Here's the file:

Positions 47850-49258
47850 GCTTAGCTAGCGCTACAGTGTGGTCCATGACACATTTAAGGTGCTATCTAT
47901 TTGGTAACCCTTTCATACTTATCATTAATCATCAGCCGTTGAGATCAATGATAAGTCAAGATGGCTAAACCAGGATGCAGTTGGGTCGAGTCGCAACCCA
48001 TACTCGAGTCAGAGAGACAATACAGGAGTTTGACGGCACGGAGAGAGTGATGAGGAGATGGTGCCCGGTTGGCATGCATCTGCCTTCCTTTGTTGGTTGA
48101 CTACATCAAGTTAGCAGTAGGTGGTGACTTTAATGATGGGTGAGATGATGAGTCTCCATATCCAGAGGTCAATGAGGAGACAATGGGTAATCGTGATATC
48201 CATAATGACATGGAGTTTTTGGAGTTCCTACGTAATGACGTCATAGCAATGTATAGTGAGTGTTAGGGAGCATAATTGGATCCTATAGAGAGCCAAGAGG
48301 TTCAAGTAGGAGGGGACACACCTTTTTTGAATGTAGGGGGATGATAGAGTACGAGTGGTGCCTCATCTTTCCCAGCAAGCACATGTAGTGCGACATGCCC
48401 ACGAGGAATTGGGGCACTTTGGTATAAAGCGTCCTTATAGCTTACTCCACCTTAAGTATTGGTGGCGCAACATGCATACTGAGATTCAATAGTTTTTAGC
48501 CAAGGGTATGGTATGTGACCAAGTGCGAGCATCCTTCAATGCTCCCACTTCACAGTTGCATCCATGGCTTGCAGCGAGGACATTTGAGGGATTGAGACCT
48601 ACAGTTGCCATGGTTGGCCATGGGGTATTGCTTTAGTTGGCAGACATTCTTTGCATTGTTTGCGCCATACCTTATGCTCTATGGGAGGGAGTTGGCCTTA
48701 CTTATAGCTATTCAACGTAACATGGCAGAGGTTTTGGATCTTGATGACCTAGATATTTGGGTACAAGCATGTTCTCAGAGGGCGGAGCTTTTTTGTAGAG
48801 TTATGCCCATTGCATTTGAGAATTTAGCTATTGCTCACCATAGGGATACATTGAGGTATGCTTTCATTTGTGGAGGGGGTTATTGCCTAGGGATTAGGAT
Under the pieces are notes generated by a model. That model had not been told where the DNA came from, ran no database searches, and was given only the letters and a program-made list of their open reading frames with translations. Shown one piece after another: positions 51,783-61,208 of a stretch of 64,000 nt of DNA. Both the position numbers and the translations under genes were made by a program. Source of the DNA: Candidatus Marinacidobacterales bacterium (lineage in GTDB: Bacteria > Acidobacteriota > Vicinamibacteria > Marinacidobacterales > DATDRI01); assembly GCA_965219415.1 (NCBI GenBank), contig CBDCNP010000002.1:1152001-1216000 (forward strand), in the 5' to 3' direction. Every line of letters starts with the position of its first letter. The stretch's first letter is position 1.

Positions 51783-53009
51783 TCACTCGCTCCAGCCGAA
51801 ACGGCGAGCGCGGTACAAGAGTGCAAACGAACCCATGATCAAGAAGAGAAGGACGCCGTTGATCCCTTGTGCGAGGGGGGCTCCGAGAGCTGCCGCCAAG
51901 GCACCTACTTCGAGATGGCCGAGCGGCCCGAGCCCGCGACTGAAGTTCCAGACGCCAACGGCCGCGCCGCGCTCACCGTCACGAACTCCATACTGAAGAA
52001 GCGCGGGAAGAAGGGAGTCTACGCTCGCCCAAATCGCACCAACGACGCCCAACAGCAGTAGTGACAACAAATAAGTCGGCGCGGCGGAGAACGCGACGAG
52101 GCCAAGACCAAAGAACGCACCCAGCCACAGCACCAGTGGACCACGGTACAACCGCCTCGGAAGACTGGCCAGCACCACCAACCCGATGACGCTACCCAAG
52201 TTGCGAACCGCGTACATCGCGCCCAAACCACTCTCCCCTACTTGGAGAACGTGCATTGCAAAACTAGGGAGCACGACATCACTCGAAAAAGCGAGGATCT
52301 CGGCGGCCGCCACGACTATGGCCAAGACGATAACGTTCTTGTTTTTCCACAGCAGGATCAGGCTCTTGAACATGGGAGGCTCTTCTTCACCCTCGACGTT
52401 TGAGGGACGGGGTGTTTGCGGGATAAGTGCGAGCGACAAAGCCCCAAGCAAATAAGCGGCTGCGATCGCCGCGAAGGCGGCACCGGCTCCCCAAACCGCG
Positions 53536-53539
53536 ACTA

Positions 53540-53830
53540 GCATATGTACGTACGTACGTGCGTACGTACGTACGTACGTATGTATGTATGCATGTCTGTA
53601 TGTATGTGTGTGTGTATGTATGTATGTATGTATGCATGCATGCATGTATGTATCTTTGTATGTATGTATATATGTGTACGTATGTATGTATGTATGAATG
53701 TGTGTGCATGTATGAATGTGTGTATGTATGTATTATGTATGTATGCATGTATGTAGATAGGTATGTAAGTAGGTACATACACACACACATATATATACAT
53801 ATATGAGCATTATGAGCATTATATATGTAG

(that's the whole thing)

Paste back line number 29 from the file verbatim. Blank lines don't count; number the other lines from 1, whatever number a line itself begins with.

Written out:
53801 ATATGAGCATTATGAGCATTATATATGTAG